A transgender person is someone whose gender identity differs from their assigned sex at birth. As GenderSpectrum.org explains, a transgender child will assert their gender firmly over time (for example, stating "I'm a girl" from age 4 on, for many years, despite having male genitalia), and "will insist that they are in the wrong body or that God made a mistake [in assigning their body parts]."
Trans is an accepted shorthand term for transgender. A transgender girl, or transgirl, is a person who was born with male genitalia but identifies as female. A transgender boy, or transboy, is someone who was born with female genitalia but identifies as male. Genderqueer refers to someone who identifies as neither entirely male nor entirely female. Transsexual is an older term for transgender that is being replaced because it is thought to sound overly clinical.
Meanwhile, a gender-nonconforming person is someone whose behaviors and interests — in things such as clothing and toys — don't match societal expectations for their biological sex. Gender-nonconforming children are less adamant about stating their gender than transgender children, but "will stubbornly assert what toys they do and don't like, clothes they will and won't wear, or activities they do or don't prefer irrespective of their assigned gender," GenderSpectrum.org says. For more information on determining whether your child is transgender or gender-nonconforming, the possible road ahead, and what specific support your child needs, read The Transgender Child: A Handbook for Families and Professionals.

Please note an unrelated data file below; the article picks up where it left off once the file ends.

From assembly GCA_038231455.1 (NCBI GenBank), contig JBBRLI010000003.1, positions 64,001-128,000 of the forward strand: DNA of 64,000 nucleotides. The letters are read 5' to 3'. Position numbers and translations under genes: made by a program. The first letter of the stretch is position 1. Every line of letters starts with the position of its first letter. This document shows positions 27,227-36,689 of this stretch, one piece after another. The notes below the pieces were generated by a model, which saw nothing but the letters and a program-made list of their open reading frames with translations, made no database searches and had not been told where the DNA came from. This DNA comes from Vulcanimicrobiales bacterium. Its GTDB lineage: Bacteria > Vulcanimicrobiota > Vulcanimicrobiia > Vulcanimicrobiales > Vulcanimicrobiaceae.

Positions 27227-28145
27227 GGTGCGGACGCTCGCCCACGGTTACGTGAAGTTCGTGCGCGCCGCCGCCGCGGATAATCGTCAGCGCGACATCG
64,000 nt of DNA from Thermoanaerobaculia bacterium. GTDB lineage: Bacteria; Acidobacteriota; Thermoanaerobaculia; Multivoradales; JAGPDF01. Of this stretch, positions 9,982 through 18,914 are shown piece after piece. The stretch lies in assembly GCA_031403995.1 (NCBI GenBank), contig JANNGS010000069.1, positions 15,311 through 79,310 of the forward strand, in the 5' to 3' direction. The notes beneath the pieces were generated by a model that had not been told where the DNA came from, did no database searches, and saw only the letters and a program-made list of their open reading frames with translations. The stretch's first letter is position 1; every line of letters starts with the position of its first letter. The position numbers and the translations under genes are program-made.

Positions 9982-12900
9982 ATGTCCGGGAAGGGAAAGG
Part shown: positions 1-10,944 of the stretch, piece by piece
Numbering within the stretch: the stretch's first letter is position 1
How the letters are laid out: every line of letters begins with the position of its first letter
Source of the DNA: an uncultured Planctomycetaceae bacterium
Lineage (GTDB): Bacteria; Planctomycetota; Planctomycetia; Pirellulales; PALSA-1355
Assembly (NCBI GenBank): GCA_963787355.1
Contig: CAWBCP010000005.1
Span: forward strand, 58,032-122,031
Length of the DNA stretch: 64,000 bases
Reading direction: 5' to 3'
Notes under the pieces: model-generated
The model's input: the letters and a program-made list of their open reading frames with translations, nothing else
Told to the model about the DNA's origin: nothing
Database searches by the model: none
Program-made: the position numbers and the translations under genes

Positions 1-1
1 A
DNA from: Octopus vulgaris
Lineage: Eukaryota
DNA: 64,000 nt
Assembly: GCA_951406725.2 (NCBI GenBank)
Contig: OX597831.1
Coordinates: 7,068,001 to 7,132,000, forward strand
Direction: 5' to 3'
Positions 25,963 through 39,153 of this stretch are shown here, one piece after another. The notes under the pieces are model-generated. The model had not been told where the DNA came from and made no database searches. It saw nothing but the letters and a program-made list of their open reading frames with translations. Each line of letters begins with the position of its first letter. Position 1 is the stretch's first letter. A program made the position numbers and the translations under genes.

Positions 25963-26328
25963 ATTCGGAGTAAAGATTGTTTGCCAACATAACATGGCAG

While transgender people are considered part of the lesbian, gay, bisexual, transgender, and questioning (LGBTQ) community, gender identity is different from sexual orientation; transgender children may grow up to be straight, gay, or bisexual, just like anyone else. Read more about transgender terminology and frequently asked questions at TransEquality.org.
Most children have a sense of their gender identity between ages 2 and 4, and most will declare early on "I'm a boy" or "I'm a girl." If your young child frequently and consistently expresses the opposite gender from what's expected (for example, your son wants to wear hair accessories every day, or your daughter always asks to wear boys' underwear), it may be tempting to brush off your child's behavior or statements as "confusion" or "just a phase." But children who are persistent in their behavior and statements are usually expressing their true gender and want to be taken seriously. Avoid trying to influence or "treat" your child's gender identity. Research shows that gender is "hardwired" in the brain and is not a mental or physical illness — or a result of something a parent did or did not do (for example, getting a divorce or using a certain parenting style).
Only time will tell if your transgender child wants to "transition" (outwardly live in accordance with their gender identity — adopting their preferred clothing style, hairstyle, name, and pronoun).
In addition to finding doctors and counselors who can help your child, carefully find allies within your family, school, and community. Encourage people in your child's life to read The Transgender Child and other resources. Meanwhile, be sure to ask everyone in contact with your child who knows they are transgender or transitioning to keep the information completely private for as long as you and your child wish, explaining that it's a matter of protecting your child against bullying and physical or emotional harm.